BHRT Abstracts 5


Virilisation in siblings secondary to transdermal 'bioidentical' testosterone exposure.
            (Huynh and Stewart, 2017) Download
We present cases of siblings with virilisation from transder- mal exposure to ‘bioidentical’ testosterone (bioT).

Bioidentical menopausal hormone therapy: registered hormones (non-oral estradiol ± progesterone) are optimal.
            (L'Hermite, 2017b) Download
The many advantages of registered bioidentical sex hormones over registered, conventional, non-bioidentical menopausal hormone therapy (MHT) are considered. The transdermal route of estrogen administration avoids excess venous thromboembolic and ischemic stroke events. There is some indication that conjugated equine estrogens are more thrombogenic and most likely induce some hypertensive responses; estradiol might also be superior to conjugated equine estrogens (CEE) in terms of global cardiovascular health. The most valid evidence presently suggests that CEE-only treatment does not increase the risk of breast cancer and even may reduce it. But its combination with a synthetic progestogen (mainly medroxyprogesterone acetate) is a critical issue since it seems to be primarily associated with an increased incidence of breast cancer, however similar to or lower than that associated with some common lifestyle factors. Though not yet proven in a randomized, controlled trial, MHT continuously combining oral micronized progesterone with transdermal estradiol can presently be considered as the optimal MHT. It is not only safer than custom-compounded bioidentical hormones but also than oral conventional MHT and has the best breast profile; registered products for such optimal MHT are available around the world and must be preferred.


Custom-compounded bioidentical hormone therapy: why so popular despite potential harm? The case against routine use.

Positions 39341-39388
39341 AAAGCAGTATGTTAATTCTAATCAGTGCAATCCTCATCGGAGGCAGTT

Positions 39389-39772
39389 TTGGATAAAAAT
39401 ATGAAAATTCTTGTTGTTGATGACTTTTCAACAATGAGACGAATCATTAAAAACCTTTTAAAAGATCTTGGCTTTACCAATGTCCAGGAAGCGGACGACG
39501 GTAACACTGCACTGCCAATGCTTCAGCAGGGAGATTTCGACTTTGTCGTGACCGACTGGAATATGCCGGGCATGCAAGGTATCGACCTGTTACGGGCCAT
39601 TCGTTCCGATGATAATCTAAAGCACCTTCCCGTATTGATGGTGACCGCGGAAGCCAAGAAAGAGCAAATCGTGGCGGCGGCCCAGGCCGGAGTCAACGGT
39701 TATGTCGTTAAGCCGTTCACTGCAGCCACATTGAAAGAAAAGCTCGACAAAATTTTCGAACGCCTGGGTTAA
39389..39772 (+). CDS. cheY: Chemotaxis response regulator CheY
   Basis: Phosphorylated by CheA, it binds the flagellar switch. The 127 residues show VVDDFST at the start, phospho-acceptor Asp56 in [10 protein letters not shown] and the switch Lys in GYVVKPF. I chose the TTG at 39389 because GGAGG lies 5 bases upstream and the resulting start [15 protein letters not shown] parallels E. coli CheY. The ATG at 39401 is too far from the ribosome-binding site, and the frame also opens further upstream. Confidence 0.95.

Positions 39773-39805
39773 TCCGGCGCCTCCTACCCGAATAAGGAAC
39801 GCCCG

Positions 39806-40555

(L'Hermite, 2017a) Download
Wide rejection of conventional hormone therapy (HT) after the initial publication of the Women's Health Initiative (WHI) led to unjustified use of custom-compounded bioidentical hormones. In the USA, it became an unregulated drug manufacturer industry in disguise, without proper control and making false claims and misleading advertisements. Manufacturing quality is not ensured. Unspecific harm from compounding has occurred on a large scale, such as deaths from infected products and end-stage renal failure plus carcinoma due to confusion between different Chinese herbs. Oral estrogens increase venous thromboembolic and ischemic stroke events, even more when overdosed; these excess risks can be avoided by non-oral administration, readily accessible in custom-compounded HT by administering estradiol through diverse routes (of which transdermal is the best documented). Another risk specific to custom-compounded HT, resulting from estrogen/progestogen imbalance, might be excess endometrial carcinomas. HT can be optimized by continuously combining transdermal estradiol with progesterone (when required). Registered preparations do exist for such a more physiological treatment and therefore must be preferred. Custom compounding is only seldom legitimate, for example in case of allergy (such as to peanut oil) or to prescribe different combinations, doses or components (e.g. estriol, dehydroepiandrosterone or testosterone), even when not approved by local regulatory authorities despite being scientifically acceptable.